Carl Pistorius to appear in court next month

Carl Pistorius will have to appear in court next month to be charged for reckless & negligent driving.

Carl Pistorius leaves the High Court in Pretoria after the reading of judgment in the Oscar Pistorius murder trial on 11 September 2014. Picture: Christa Eybers/EWN.

JOHANNESBURG - The National Prosecuting Authority (NPA) says police will only take Carl Pistorius's fingerprints and formally charge him for reckless and negligent driving next month in the Modimolle Magistrates Court.

The NPA believes it now has sufficient evidence to prosecute Pistorius, following an accident on the N1 in Limpopo last year in which he was nearly killed.

He was travelling to Pretoria when a car allegedly swerved into oncoming traffic and caused the head-on collision following which Pistorius was hospitalised for several weeks.

Limpopo police say Pistorius was the only one who failed to submit a statement to the investigating officer, despite numerous requests.

The police's Ronel Otto says Pistorius did not cooperate.

"The investigating officer obtained the statements of other parties involved in the accident as well as a few witnesses, but despite several attempts he could not obtain the statement from Mr Pistorius. The docket was then sent to court, the prosecutor then instructed he should be charged."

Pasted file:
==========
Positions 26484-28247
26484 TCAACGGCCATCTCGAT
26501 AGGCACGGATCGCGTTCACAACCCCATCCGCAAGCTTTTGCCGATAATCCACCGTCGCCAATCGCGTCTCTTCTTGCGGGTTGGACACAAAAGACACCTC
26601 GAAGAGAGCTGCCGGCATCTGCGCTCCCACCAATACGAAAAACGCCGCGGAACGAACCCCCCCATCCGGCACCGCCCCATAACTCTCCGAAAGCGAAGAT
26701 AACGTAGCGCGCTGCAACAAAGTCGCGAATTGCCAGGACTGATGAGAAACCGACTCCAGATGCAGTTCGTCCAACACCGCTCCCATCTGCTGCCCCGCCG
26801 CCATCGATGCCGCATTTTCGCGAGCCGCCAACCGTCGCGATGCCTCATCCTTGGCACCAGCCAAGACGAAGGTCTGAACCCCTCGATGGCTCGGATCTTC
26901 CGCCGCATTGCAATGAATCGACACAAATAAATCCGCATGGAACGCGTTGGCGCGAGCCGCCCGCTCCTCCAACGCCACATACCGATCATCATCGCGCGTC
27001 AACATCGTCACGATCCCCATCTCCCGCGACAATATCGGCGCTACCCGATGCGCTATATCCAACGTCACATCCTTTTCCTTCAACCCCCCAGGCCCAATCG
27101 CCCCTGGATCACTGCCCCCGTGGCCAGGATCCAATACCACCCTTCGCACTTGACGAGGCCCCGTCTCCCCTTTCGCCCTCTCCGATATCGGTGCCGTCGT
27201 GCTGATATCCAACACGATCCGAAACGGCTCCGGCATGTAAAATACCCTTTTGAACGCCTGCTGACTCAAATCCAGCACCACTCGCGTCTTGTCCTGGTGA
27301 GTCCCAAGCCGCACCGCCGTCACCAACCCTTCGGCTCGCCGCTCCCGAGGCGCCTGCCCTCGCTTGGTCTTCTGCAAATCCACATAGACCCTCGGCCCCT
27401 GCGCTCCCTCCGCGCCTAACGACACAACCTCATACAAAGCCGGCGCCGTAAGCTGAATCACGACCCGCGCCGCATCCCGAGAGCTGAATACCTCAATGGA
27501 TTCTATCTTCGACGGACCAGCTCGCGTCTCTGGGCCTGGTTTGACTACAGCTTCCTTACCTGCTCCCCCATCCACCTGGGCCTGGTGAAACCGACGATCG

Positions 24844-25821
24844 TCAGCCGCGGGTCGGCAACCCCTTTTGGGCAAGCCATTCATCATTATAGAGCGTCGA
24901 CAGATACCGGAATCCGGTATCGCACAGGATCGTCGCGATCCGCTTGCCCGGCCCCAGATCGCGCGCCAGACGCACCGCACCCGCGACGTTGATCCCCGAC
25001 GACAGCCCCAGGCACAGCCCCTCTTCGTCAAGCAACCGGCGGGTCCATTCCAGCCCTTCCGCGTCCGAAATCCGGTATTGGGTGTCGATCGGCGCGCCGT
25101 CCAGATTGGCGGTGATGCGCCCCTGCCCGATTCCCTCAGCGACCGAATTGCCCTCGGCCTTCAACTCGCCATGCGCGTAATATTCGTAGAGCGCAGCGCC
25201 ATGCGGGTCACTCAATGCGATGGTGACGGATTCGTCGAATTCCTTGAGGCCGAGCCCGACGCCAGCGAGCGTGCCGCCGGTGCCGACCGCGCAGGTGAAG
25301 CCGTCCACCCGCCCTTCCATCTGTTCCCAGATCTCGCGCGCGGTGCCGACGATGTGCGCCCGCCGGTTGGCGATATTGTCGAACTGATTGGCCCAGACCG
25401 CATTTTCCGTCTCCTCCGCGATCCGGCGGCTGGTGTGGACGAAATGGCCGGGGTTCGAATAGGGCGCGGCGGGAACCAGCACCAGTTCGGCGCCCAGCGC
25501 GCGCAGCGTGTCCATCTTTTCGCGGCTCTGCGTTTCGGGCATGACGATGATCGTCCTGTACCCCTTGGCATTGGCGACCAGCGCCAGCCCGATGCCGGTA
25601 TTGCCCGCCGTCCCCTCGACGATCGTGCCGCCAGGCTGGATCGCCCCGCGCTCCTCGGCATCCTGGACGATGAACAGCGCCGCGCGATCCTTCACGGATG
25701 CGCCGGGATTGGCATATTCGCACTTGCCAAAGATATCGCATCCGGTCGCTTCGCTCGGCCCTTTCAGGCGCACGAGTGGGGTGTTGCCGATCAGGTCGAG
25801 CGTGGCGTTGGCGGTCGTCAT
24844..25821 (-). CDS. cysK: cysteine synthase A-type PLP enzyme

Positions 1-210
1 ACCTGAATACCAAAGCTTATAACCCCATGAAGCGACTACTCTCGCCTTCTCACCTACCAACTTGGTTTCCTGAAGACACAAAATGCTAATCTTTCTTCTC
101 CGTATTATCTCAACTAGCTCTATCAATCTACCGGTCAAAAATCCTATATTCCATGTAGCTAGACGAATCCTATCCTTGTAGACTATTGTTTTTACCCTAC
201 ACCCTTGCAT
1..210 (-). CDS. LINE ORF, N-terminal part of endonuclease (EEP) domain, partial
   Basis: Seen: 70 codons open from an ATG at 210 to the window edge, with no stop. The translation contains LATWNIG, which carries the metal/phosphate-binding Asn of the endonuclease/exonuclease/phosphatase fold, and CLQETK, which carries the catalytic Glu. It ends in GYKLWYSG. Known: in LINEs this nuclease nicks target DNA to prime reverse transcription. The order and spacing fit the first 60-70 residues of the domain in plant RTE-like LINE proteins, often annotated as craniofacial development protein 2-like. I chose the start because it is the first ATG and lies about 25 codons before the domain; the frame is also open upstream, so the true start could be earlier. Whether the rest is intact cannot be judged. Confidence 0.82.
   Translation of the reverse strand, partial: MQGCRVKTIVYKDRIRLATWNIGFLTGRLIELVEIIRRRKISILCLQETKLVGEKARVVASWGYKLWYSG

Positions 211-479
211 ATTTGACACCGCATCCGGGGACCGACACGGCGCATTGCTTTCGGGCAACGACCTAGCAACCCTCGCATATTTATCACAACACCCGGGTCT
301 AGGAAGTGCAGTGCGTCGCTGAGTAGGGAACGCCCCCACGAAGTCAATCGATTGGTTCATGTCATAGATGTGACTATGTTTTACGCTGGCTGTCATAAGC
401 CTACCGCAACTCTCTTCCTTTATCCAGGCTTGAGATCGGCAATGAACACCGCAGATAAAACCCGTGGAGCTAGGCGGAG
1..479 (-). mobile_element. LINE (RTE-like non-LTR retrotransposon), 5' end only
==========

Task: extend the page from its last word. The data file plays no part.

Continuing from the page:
The NPA's Nathi Ncube says, "They must serve him with a summons, and once he receives it, he will then have to appear in court on the date stipulated in the summons."

This is not the first time Carl has been in the spotlight for landing on the wrong side of the law.

In 2008, Carl was involved in a collision in which a motorcyclist died. He was charged with culpable homicide, but later acquitted.

Eyewitness News last year reported that he narrowly escaped prosecution after police discovered he'd allegedly tampered with his brother Oscar Pistorius's phone in the days after Reeva Steenkamp was shot dead.

It's understood investigators considered charging him with defeating the ends of justice, but ultimately declined to proceed with a case against him.

A study of the data extracted from Pistorius's personal phone, shows the entire call history and every WhatsApp message was deleted, as well as several messages sent to the device after the shooting.

The phone was only handed to the police a full 12 days after Steenkamp was killed.